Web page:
|作者：佚名 各类考试来源：网络 点击数： 更新时间：2009-12-19|
Part I Writing (30 minutes)
Directions: For this part, you are allowed 30 minutes to write a short essay entitled Say No to Pirated Products. You should write at least 150 words following the outline given below。
Useful words and expressions：
知识产权：intellectual property rights
侵犯版权：infringe sb.'s copyright；copyright infringement
Part ⅡReading Comprehension (Skimming and Scanning) (15 minutes)
Directions: In this part, you will have 15 minutes to go over the passage quickly and answer the questions on the Answer Sheet。
For questions I - 4, mark
Y( for YES) if the statement agrees with the information given in the passage;
N( for NO) if the statement contradicts the information given in the passage;
NG( for NOT GIVEN) if the information is not given in the passage。
For questions 5-10, complete the sentences with the information given in the passage。
Tropical rainforests are the most diverse ecosystem (生态系统) on Earth, and also the oldest. Today, tropical rainforests cover only 6 percent of the Earth's ground surface, but they are home to over half of the planet’s plant and animal species。
What Is a Rainforest?
Generally speaking, a rainforest is an environment that receives high rainfall and is dominated by tall trees. A wide range of ecosystems fall into this category, of course. But most of the time when people talk about rainforests, they mean the tropical rainforests located near the equator。
These forests receive between 160 and 400 inches of rain per year. The total annual rainfall is spread pretty evenly throughout the year, and the temperature rarely dips below 60 degrees Fahrenheit。
This steady climate is due to the position of rainforests on the globe. Because of the orientation of the Earth's axis, the Northern and Southern hemispheres each spend part of the year tilted away from the sun. Since rainforests are at the middle of the globe, located near the equator, they arc not especially affected by this change. They receive nearly the same amount of sunlight, and therefore heat, all year. Consequently, the weather in these regions remains fairly constant。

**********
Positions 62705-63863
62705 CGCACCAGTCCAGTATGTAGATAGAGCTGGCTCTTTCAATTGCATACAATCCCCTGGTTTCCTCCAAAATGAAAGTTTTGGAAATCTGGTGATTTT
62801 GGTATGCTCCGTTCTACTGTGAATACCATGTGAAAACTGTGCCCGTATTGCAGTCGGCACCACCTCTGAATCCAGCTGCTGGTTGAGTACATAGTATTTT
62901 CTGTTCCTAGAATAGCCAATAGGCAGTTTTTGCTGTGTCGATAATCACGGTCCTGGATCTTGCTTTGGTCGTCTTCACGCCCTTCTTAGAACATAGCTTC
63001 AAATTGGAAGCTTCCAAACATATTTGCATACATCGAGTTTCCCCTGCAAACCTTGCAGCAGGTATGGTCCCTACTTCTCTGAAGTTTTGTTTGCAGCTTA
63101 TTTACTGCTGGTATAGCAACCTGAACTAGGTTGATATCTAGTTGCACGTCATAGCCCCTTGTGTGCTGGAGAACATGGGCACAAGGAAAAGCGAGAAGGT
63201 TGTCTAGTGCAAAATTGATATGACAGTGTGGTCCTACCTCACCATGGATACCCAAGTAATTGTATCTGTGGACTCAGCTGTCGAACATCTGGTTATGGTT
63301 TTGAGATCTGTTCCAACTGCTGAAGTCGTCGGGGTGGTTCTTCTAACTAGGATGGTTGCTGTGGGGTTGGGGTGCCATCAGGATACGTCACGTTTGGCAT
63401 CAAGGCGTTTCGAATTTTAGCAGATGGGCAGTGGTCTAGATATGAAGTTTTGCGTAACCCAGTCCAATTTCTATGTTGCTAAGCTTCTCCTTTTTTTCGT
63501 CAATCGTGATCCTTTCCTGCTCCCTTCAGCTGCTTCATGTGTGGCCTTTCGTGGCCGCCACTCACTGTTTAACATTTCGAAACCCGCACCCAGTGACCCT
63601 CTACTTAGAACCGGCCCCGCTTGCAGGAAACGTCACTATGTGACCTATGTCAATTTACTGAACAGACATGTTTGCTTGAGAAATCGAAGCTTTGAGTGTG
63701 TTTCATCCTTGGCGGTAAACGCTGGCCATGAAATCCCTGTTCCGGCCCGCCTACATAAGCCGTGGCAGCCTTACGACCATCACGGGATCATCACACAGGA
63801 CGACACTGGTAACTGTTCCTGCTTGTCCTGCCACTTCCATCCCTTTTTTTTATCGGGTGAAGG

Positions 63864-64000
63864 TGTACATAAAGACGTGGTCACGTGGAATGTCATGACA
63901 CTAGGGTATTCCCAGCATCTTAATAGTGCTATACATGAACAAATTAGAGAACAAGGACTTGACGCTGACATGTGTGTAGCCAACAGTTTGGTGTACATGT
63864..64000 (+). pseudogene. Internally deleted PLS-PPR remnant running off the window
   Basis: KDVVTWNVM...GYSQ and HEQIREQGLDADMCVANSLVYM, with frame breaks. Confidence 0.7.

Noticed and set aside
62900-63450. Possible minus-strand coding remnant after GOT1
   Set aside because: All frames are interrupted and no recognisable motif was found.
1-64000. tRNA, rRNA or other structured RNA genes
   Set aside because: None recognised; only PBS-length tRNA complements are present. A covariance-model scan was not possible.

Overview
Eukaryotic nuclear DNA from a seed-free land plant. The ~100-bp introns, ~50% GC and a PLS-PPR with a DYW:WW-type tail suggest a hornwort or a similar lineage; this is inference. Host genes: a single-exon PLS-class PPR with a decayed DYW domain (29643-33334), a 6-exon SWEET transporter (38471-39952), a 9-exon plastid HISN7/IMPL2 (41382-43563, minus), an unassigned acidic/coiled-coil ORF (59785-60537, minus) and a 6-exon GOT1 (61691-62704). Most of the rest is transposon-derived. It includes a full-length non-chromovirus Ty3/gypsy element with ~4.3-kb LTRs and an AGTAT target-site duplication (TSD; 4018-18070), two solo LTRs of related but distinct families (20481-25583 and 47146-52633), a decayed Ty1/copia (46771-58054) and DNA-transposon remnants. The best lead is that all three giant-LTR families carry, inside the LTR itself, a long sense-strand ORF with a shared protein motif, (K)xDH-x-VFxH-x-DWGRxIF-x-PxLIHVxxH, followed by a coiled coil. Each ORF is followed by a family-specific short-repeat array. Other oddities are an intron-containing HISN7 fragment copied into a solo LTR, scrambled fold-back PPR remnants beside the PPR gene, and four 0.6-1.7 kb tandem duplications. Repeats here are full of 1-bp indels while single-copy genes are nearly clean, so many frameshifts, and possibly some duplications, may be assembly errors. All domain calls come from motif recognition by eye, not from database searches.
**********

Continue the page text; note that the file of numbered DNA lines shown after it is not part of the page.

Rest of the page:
The consistently wet, warm weather and ample sunlight give plant life everything it needs to thrive. Trees have the resources to grow to tremendous heights, and they live for hundreds, even thousands, of years. These giants, which reach 60 to 150 ft in the air, form the basic structure of the rainforest. Their top branches spread wide in order to capture maximum sunlight. This creates a thick canopy (树冠) level at the top of the forest, with thinner greenery levels underneath. Some large trees grow so tall that they even tower over the canopy layer。
As you go lower, down into the rainforest, you find less and less greenery. The forest floor is made up of moss, fungi, and decaying plant matter that has fallen from the upper layers. The reason for this decrease in greenery is very simple the overabundance of plants gathering sunlight at the top of the forest blocks most sunlight from reaching the bottom of the forest, making it difficult for robust plants to thrive。
The, Forest for the Trees
The ample sunlight and extremely wet climate of many tropical areas encourage the growth of towering trees with wide canopies. This thick top layer of the rainforest dictates the lives of all other plants in the forest. New tree seedlings rarely survive to make it to the top unless some older trees die, creating a "hole" in the canopy. When this happens, all of the seedlings on the ground level compete intensely to reach the sunlight。
Many plant species reach the top of the forest by climbing the tall trees. It is much easier to ascend this way, because the plant doesn't have to form its own supporting structure。
Some plant species, called epiphytes, grow directly on the surface of the giant trees. These plants, which include a variety of orchids and ferns, make up much of the understory, the layer of the rainforest right below the canopy. Epiphytes are close enough to the top to receive adequate light, and the runoff from the canopy layer provides all the water and nutrients(养分)they need, which is important since they don't have access to the nutrients in the ground。